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The Average Temperature

Here is something that caught our eye this week:

It’s 98.6 degrees, right? Right??

Earlier this year, we reposted an article we wrote in 2016 about the origins of averages.  Spoiler alert: averages are best used with caution, and one can still drown in a pool of water that is, on average, six inches deep.  Getting comfortable with deviations from the mean is where dangerand opportunitylie, a reality we believe should be acknowledged accordingly.  Our hate on the averages-equal-truth paradigm was further bolstered this week when we listened to a Radiolab podcast that outlined the faulty thinking on temperature taking.

As many others have undoubtedly experienced over the past year, we have been subjected to COVID “temperature checks” when at a doctor’s office, school, work offices, etc.  If you’ve taken your temperature at home, as we have, it comes back with a concerning range of results. 97.5. 99.3. 95.6. 98.2.  We got the fanciest device, and we’re still all over the place.  And none of the results are actually the widely considered “normal” baseline temperature of 98.6 degrees.  Furthermore, according to the CDC website, individuals should quarantine and get tested if they have a temperature equal to or higher than 100.4 degrees.  If you’re above the threshold, you can’t go to work.  Your kids can’t go to school.  People you interacted with also can’t go to work.  These are pretty serious things and a lot is riding on this number.  Seems like not a bad idea to figure out where it is coming from… right?

It turns out that the number can be traced back to the mid-1800s, when Carl Wunderlich, a German doctor, became one of the first doctors to use thermometers in a clinical setting.  Wunderlich’s clinic measured armpit temperatures of about 25,000 people over the course of several years and came up with an average of 98.6 F.  From the podcast:

DEANNA DAY: His idea was that you could track someone’s temperature and diagnose them that way. And that was a big change.

MOLLY WEBSTER: All of a sudden, we start seeing fever not as something that comes at you from the outside but something that your body does on the inside when it’s reacting to a disease. And this is how we get to a place where we can… Gun someone and say, oh, you’re sick. Stay away. Anyways, he publishes it all in this big book.

DEANNA DAY: And kind of incidentally, he was like, and in healthy people, when they are no longer sick, we have found that body temperature is 37 degrees Celsius.

MOLLY WEBSTER: Which is – the conversion to Fahrenheit is 98.6.

LULU MILLER: Interesting. So he was just like, oops, I was studying this other thing. I accidentally have a kaj-million (ph) data points.

MOLLY WEBSTER: Yeah. It was essentially a footnote.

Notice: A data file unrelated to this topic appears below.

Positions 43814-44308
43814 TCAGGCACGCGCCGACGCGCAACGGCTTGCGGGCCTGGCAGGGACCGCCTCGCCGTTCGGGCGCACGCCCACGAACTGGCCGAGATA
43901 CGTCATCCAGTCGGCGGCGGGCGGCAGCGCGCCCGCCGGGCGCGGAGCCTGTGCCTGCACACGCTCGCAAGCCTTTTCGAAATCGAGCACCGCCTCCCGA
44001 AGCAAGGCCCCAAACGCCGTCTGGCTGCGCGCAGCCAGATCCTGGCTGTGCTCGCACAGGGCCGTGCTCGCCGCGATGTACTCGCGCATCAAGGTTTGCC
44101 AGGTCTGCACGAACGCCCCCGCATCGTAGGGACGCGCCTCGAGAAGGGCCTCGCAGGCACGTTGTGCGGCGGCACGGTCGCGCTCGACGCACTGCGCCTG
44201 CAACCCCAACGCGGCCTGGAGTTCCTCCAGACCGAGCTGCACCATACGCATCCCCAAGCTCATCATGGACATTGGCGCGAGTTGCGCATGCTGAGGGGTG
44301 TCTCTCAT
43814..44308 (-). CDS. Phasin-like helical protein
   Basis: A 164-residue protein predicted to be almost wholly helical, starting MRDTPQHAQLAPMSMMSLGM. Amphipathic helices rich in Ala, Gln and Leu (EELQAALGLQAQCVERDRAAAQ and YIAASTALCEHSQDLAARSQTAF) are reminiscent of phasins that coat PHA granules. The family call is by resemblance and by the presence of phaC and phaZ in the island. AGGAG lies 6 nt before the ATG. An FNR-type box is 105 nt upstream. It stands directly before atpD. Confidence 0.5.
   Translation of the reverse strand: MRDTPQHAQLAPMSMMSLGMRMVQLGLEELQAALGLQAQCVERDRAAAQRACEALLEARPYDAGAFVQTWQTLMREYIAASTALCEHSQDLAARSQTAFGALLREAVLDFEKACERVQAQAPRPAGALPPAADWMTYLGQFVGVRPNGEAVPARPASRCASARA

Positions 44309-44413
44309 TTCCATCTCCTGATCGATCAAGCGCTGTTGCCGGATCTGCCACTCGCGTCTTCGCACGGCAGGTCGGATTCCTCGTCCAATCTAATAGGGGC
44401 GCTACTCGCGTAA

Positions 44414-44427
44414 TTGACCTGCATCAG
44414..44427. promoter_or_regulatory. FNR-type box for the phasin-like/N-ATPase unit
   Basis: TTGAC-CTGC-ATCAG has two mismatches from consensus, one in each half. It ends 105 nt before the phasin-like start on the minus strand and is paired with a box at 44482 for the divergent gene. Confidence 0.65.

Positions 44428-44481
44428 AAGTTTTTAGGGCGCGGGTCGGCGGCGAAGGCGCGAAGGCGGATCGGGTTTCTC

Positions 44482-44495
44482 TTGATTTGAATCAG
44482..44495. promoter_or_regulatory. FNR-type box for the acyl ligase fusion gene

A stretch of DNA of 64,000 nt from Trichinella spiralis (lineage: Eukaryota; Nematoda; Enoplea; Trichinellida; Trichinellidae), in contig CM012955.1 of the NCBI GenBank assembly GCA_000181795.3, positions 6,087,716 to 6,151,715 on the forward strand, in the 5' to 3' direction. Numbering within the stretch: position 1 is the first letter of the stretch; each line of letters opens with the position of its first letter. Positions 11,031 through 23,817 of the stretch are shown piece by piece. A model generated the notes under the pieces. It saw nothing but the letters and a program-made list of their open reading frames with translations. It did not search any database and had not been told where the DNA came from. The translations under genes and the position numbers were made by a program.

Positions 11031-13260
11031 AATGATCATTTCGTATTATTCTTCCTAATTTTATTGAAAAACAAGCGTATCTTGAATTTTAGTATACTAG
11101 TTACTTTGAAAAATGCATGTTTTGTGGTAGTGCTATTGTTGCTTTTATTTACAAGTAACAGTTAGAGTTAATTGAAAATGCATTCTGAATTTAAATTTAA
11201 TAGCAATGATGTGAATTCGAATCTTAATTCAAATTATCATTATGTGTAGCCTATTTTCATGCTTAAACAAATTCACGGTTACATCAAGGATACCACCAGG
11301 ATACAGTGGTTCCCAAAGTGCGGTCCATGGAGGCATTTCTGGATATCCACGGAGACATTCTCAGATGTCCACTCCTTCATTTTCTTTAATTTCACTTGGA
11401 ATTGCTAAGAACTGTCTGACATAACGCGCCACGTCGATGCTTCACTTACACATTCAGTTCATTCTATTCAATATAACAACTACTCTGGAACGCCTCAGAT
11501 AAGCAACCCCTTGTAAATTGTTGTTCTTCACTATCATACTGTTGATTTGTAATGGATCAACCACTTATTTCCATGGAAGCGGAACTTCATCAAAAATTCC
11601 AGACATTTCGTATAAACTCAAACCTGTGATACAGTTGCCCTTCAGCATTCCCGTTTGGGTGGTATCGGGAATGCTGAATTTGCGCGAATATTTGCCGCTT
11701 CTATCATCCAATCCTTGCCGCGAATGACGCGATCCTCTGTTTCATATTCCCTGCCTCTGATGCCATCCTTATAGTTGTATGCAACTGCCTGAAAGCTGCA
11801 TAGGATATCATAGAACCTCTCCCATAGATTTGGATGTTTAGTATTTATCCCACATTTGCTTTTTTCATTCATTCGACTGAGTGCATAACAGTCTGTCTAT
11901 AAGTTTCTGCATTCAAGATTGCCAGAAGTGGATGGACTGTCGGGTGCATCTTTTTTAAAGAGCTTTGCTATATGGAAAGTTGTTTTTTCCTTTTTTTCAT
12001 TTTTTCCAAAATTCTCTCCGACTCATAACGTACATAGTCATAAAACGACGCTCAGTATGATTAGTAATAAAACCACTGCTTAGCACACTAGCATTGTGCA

LULU MILLER: Ninety-eight-point-six – that thing we all sort of bow before – was just a little footnote from the 1800s?

This was all medical obscurity until a guy named Edouard Seguin translated Wunderlich’s work and introduced it to the United States.  Using the 98.6F threshold idea, Seguin wrote a manual titled “Family Thermometry”  and worked with thermometer companies to market the idea that good moms should have a thermometer in their home.  Again from the podcast:

DEANNA DAY: And there are advertisements in all kinds of publications.

MOLLY WEBSTER: And over and over again, they’d hammer on this number – 98.6, 98.6. That’s what you should be. That’s what your kids should be. And I feel like this, like, marketing campaign that happened at the end of the 1800s and the early 1900s is essentially been handed down to us through the century and made us think that 98.6 is the normal or ideal temperature for a human body, which is bullsh**.

Turns out, the reality is far more complicated. A couple of fun (true) factoids:

  • There is no one healthy human temperature

  • Women have higher temperatures than men

  • Bigger people have higher temperatures

  • Taller people have lower temperatures

  • Fatter and skinnier people have different temperatures

  • Temperature can be different depending on the time of day

  • Hormones can change your temperature

  • Medications can change your temperature

  • Younger people have higher temperatures than older people

  • Temperatures vary significantly depending on where they are taken on the body

Finally and perhaps most concerning, researchers agree that even if 98.6 was the average back in the 19th century, it is no longer the average temperature.  The average temperature has been dropping 0.05 degrees Fahrenheit every decade since the 1850’s and the average is now closer to 97.5 degrees due to improved medicine, falling infection rates, older ages, and taller heights.

What does this mean? It means an older, tall, male could functionally have a fever and still report below 98.6. Conversely, a shorter, young female could be perfectly healthy yet consistently have a temperature above 99F.

We’re not medical practitionersnot even closebut our take is that the most important thing is to know your body, regardless of what a device tells you.  And while we won’t take the time to explain the folly of averages to the people tasked with taking COVID temperature checks, we’ll take the results with a grain of salt, as we do of all results that are presented “on average”.

Have a great week,

Your Chenmark Team

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